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Air purifiers can greatly improve the quality of life around the home, but those with allergies and other respiratory problems may need additional guarantees. Here are answers to some of the most frequently asked questions when it comes to allergies and air purifiers.
Do air purifiers really work for allergies?
Air purifiers work to reduce the amount of pollen in the air, which in turn should relieve allergy symptoms. However, the results will vary from person to person. Exactly how well an air purifier works depends on the size of the room it’s in, the local weather, the air purifier model, and your own personal health. Honeywell even got into legal hot water for exaggerating the effectiveness of its air purifiers, so be wary of bold claims from manufacturers.
For best results, make sure the air purifier you have is in the room where you spend the most time, has a good HEPA filter installed, and it’s on all day. Pollen will seep in through your windows over time or settle on the carpet to be released later. An air purifier won’t work if you run it for a few hours and then turn it off.
Air purifiers don’t work alone either. As a primary defense against allergies, you’ll want to close the windows in the house and change when you come in from outside.
Can an air purifier make allergies worse?
Only ionizing air purifiers can make allergies worse (more on that later). Studies have shown that air purifiers can help people with common allergies by trapping pollen and other irritants in their filters, but there’s still little broad consensus on this issue.
In addition to reducing the effects of allergies, air filters can remove odors from the air and help you sleep better. The effectiveness depends on the type of filter you use. Activated carbon filters, for example, are better at removing odors, but less good at removing pollen from the air. Higher air purifiers will have multiple types of filters to cover all the bases.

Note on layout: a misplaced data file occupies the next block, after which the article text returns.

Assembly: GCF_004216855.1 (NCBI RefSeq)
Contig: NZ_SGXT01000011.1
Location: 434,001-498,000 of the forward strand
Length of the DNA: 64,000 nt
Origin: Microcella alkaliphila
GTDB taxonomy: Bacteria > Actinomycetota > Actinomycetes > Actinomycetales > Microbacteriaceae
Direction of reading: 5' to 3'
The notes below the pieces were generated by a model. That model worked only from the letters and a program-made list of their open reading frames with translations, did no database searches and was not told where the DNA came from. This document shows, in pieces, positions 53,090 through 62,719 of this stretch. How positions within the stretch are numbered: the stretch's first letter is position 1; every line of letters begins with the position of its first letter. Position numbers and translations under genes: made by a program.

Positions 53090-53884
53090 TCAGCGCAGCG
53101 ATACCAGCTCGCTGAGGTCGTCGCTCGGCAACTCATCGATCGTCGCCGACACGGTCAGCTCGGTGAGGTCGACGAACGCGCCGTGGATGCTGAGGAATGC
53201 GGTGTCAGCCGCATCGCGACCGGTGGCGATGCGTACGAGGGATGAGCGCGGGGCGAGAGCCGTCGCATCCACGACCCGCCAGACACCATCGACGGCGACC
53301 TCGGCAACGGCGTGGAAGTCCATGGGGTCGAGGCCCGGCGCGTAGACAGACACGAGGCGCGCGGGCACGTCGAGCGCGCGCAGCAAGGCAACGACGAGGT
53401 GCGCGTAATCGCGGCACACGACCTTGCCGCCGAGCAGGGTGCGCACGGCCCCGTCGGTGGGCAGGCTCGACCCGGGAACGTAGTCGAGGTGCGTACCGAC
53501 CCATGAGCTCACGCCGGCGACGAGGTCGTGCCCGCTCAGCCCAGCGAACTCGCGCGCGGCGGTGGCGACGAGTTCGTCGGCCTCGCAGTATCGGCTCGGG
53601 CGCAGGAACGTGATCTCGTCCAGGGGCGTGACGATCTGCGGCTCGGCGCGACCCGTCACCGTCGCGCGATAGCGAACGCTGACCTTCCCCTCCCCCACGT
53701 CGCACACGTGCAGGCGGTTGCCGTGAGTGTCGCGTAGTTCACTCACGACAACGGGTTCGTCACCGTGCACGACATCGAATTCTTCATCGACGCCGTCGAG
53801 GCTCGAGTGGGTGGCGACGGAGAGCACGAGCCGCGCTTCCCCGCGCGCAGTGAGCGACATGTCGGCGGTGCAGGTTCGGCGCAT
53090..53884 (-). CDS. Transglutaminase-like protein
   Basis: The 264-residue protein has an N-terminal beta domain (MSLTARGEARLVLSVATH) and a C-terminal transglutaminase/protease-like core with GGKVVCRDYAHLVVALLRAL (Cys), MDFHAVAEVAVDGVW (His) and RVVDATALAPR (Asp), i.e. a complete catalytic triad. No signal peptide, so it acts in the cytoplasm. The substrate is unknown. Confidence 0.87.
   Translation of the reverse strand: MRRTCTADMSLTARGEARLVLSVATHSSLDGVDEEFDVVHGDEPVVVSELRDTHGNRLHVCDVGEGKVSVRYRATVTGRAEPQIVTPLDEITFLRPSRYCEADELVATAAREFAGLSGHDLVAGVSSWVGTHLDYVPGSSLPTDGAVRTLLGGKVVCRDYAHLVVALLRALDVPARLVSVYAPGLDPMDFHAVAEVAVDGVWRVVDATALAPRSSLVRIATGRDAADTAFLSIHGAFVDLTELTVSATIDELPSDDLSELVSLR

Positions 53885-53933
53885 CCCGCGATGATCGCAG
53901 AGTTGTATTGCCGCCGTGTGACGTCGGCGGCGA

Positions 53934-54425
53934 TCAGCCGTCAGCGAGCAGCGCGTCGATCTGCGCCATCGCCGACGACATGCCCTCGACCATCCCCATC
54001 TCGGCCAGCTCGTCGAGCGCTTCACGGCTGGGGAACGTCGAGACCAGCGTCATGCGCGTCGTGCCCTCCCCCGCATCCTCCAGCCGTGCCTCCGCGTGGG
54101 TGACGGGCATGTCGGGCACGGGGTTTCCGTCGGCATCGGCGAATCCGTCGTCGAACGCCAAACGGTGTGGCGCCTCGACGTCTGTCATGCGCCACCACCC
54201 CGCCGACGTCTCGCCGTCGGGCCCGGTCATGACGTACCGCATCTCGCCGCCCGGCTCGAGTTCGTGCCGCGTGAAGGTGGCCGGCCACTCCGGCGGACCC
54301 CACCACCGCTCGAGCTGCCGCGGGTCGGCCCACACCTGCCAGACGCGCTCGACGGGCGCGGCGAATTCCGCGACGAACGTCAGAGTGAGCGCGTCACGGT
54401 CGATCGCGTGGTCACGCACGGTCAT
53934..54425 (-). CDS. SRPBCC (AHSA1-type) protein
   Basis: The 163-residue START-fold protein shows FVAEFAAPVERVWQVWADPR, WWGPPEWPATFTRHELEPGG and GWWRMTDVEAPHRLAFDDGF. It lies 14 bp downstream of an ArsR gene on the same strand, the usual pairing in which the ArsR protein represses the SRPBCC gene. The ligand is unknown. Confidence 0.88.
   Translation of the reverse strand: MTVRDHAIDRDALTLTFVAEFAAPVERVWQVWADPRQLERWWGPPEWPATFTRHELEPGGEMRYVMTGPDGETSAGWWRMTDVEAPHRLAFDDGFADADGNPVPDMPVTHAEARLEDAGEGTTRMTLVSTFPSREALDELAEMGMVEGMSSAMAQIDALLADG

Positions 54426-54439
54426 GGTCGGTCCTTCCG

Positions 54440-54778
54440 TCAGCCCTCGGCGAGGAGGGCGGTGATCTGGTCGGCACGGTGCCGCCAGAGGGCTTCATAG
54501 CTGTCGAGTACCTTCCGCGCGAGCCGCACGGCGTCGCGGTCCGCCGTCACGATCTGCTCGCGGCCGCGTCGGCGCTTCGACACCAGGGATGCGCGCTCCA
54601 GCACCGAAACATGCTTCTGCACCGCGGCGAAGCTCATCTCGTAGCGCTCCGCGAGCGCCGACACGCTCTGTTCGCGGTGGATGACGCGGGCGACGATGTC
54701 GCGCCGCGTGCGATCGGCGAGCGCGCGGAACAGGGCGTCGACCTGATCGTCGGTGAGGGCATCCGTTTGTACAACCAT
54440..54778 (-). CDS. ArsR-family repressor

What are the side effects of air purifiers?
The only case where an air purifier would do more harm than good is if it uses ionization. Ionizing air purifiers attract pollen to the filters via electrification. A side effect of this is the binding of oxygen atoms and the creation of ozone. Even in small amounts, ozone can irritate the lungs and make your breathing problems worse.
Air purifiers also need power to operate and produce some background noise. You’ll also have to replace the filters every now and then, but that’s more maintenance jobs than side effects.
Do air purifiers work for COVID-19?
Air purifiers are not a foolproof deterrent to COVID-19 but can be part of a wider range of indoor precautions. COVID-19 is spread through airborne droplets and air purifiers can capture those droplets, provided their filters are suitable for particles smaller than 1 micrometer. Good ventilation is a better form of protection, but an air purifier can help when ventilation is difficult to implement.
Air purifiers can help with respiratory health, and not just when it comes to allergies. Just be sure to get one that uses a good HEPA filter and avoid those that produce ozone.